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Crick Institute’s ‘Discovery without Boundaries’ mission leads to open collaboration


By David Schwartz
Published: July 10th, 2018

On a bright, sunny day in July 2014, 100 researchers and staff from the Francis Crick Institute and GlaxoSmithKline took a tour of the London Zoo, part of a day-long event that would lead to scientific agreements between the Crick Institute and GSK. It was an early step to launch an important strategy for the Crick Institute: to collaborate creatively with industry to advance UK science and innovation.

“Our strategy is to bring industry experts in close proximity to Crick scientists so that we can identify and nurture what can eventually become a translational project,” said Dr. Veronique Birault, the Insitute’s head of translational science. “They provide much-needed expertise and mentorship on translation to build the initial experiments towards real products.”

The Crick Institute may be unique among research institutes. Opened just three years ago, it was created with translational science as one its primary goals, and with industry partnerships as one of its primary strategies.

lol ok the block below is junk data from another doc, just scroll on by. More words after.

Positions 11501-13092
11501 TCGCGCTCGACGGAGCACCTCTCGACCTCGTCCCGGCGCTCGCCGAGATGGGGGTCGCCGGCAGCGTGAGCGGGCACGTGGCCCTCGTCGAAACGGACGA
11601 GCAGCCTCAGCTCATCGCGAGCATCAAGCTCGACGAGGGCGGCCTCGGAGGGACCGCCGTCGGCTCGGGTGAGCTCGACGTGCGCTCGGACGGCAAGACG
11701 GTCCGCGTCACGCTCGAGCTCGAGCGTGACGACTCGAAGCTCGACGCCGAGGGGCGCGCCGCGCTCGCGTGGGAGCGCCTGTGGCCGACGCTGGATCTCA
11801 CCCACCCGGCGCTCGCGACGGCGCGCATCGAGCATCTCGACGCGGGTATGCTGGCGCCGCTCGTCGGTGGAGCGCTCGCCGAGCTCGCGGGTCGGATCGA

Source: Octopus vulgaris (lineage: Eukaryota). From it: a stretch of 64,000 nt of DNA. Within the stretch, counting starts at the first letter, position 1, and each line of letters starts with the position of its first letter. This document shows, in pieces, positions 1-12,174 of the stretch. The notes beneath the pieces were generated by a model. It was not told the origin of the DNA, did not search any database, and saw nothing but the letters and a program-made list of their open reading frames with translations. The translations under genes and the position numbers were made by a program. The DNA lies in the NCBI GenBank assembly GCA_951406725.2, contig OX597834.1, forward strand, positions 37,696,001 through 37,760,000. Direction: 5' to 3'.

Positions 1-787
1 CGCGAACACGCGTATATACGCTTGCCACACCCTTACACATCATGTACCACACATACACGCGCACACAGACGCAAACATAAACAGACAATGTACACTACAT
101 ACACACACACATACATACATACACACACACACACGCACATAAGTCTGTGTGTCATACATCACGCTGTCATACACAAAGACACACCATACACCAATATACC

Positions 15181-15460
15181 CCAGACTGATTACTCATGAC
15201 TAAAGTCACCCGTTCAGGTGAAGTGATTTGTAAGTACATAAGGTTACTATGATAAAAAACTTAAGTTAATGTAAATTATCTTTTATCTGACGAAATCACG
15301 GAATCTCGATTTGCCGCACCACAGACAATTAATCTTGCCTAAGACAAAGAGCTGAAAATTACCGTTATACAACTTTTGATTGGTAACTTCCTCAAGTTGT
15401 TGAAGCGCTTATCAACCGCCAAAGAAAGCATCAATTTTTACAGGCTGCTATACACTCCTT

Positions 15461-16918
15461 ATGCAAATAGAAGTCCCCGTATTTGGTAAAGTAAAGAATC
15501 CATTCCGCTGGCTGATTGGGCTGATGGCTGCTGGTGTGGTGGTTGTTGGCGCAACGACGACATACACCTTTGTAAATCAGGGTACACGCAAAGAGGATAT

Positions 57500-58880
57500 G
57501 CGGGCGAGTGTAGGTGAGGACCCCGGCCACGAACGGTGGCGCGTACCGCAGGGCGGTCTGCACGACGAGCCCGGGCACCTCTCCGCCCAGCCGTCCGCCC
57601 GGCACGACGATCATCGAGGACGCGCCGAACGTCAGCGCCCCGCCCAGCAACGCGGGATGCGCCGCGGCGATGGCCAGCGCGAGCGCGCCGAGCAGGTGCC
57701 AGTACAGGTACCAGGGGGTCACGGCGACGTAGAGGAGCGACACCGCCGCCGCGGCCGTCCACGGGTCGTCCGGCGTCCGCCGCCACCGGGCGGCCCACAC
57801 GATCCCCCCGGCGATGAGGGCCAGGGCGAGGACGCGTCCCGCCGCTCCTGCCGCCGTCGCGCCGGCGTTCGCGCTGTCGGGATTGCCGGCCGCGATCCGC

It is built upon the vision of its director and chief executive, Sir Paul Nurse, and is summarized by the Institute’s three-word mission: Discovery without Boundaries. “The way the Crick strategies were articulated was really visionary,” says Birault. “Discovery without Boundaries [refers to] no boundaries between disciplines, academia and industry, or between research and translational research and its medical application. The intent is to lower the barriers between different and usually siloed areas. It’s a powerful vision.”

Part of the Crick translation agenda — indeed part of its mission — is to bridge the divide between industry, universities, and research organizations. “We bring in industry scientists to work on Crick science, harnessing a different expertise to work together on pre-competitive [research projects],” said Birault.

In the GSK partnership, Crick researchers are also working on-site at the pharma company’s labs on Crick-related research. In all, there are about a dozen active projects ongoing at any given time, and each will last from one to three years. “The project can be anything from target identification and validation, exploring diagnoses and prognosis biomarkers, or technology platforms,” Birault says. “These projects really reflect the breadth of what we do at the Crick.”

Keith Spencer, director of academic liaison at GSK, compliments the Crick Institute for its collaborations with their partner academic institutions. “It’s a tremendous facility and GSK really wants to be a part of that.”

A detailed article on the Crick-GSK partnership appears in the June issue of Industry-Sponsored Research Management. To subscribe and access the full article, as well as the publication’s complete online archive of best practices in building research partnerships and enhancing corporate engagement, CLICK HERE.

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